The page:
Virginia Centurione, born into a noble family in Genoa, Italy, in 1587, was forced into marriage at a young age, despite her wish to live a religious life. She had two daughters, Leila and Isabella. But her husband died when she was just 20 years old, which allowed her to devote her life to abandoned children and the needs of the elderly, the sick and the poor. Because of war in the region in 1624-25, many in her city were orphaned, hungry and unable to find work. St. Virginia was canonized in 2003 by St.
I give you a new commandment: Love one another. As I have loved you, so you also should love one another. This is how all will know that you are my disciples, if you ahve love for one another - Jn 13: 34-35
First of all, don’t worry about what words to use when you begin to pray for someone who has been away from the Lord – from the Church – for a long time. Just talk to God about the situation as you would to a good friend. In your own words, tell God your fear, your concern, perhaps your sense of hopelessness/discouragement.
Jesus teaches us that power should be used so that there might be life, and life to the full. In other words, power should be exercised mercifully. However, is there something required of us in order to experience the merciful exercise of power? Are there “preconditions” that dispose us more readily to experience, for example, God’s mercy? Is there something that “enables” God’s merciful action to take effect in our lives?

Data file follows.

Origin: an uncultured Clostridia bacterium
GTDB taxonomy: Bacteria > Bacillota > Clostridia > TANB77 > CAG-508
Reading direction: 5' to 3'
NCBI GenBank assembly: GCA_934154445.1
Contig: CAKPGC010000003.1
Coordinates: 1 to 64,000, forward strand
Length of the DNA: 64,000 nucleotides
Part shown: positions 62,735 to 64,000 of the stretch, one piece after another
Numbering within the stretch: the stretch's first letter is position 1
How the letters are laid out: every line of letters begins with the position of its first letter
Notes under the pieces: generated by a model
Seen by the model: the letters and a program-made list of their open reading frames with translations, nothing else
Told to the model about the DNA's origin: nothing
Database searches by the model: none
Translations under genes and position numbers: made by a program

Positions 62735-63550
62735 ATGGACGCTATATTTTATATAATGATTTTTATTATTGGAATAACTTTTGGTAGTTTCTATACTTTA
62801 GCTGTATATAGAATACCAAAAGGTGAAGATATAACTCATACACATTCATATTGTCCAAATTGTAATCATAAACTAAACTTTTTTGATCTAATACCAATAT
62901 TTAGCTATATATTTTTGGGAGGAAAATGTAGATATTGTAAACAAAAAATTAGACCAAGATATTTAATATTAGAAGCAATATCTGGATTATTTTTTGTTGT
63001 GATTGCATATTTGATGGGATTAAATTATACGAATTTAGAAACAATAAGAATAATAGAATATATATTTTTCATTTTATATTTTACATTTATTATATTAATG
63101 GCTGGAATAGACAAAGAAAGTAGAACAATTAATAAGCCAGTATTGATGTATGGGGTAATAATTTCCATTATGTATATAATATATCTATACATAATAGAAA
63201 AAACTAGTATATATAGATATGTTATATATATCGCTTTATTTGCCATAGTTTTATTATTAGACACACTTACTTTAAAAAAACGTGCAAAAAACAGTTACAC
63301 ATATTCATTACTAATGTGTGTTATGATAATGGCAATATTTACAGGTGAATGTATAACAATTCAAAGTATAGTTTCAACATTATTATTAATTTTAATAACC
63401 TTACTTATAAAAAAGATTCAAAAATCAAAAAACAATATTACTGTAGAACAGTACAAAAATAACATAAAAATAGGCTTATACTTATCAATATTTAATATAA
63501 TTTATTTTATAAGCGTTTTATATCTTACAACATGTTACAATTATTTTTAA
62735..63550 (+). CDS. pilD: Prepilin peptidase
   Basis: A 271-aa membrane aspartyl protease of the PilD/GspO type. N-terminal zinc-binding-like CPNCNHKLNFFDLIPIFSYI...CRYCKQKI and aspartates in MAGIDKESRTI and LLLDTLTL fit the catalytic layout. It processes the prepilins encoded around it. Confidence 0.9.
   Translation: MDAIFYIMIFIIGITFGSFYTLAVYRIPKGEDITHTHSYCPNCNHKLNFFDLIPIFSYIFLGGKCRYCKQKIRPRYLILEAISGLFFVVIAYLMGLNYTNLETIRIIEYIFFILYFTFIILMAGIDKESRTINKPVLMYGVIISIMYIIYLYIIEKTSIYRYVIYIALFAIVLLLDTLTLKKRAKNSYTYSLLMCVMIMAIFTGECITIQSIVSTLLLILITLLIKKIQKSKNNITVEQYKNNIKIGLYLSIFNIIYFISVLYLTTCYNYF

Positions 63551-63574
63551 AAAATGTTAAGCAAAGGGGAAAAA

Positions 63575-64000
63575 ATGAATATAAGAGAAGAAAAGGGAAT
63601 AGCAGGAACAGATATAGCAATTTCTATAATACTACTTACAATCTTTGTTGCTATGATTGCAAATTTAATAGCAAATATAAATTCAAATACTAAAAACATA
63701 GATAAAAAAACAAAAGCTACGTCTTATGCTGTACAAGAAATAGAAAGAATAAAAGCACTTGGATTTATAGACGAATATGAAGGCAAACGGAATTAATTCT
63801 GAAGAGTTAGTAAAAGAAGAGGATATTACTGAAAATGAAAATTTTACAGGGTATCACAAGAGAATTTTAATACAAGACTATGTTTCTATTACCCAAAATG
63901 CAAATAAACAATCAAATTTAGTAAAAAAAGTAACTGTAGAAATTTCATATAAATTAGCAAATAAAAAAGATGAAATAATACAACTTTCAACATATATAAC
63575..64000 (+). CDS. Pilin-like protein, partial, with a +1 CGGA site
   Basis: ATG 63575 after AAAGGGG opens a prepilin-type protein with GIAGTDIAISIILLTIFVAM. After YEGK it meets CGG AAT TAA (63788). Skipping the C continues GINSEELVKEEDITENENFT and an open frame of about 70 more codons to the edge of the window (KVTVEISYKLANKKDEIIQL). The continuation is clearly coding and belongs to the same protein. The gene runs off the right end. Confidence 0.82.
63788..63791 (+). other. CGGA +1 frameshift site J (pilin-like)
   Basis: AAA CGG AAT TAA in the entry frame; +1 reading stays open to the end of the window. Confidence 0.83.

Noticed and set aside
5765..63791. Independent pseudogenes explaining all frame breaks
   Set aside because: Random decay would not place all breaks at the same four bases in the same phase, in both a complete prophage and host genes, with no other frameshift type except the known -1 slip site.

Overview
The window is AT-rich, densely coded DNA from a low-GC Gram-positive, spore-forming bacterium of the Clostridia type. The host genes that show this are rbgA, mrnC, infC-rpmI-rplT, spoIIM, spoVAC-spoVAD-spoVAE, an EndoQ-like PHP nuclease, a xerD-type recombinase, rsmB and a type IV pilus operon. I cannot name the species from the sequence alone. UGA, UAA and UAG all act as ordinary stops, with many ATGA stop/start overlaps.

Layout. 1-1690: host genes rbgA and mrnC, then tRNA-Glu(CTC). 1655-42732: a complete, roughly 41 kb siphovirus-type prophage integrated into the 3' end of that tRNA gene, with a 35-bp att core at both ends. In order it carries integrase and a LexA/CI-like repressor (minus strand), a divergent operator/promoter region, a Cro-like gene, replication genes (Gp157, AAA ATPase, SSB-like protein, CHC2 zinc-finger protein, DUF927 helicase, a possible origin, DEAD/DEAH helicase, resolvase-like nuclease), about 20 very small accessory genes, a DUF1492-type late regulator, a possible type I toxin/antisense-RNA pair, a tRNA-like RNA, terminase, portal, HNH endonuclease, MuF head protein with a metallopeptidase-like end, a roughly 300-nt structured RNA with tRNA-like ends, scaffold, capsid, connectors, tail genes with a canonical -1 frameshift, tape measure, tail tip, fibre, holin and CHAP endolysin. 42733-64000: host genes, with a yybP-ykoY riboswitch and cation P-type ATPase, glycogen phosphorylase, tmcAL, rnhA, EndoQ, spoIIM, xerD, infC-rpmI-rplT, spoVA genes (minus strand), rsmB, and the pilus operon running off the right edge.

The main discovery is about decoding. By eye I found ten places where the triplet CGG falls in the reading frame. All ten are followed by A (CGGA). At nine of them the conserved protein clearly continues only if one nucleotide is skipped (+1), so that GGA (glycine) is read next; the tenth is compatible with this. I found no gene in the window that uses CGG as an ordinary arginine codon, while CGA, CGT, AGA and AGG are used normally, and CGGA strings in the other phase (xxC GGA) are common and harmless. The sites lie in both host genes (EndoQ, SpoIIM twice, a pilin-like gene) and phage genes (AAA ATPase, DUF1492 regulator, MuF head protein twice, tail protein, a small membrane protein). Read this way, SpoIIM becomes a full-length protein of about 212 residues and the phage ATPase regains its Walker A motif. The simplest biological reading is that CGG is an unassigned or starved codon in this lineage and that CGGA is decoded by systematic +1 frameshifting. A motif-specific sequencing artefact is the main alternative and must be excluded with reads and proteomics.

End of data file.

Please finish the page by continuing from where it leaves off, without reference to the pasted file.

The witness of the Gospels
Consider each of the following accounts:
These are two very good questions which require a clear answer, especially in the times in which we live. Noise surrounds us these days – more than ever before. Between keeping up with our jobs, schoolwork, social media and the daily news – not to mention spending quality time with family and friends each day, we are squeezed for time. We struggle to keep up.
But if we are going to make a real effort to keep God in our daily lives, we have to shut out the noise, at least for a few minutes here and there. Once we have made that commitment, we need to pray for greater faith:
What a great question – it can be such a difficult thing to invite someone into practicing the faith without coming across as self-righteous or as somehow a bit “off.” A big part of the process of bringing someone back is to start with the recognition of a couple of points.
First, remember that what you are desiring is holy; it’s good. Sometimes, what we desire isn’t so good, isn’t so holy. You have in your heart a hunger to bring someone back into a communal practice of the faith and that is a blessing. You desire something good.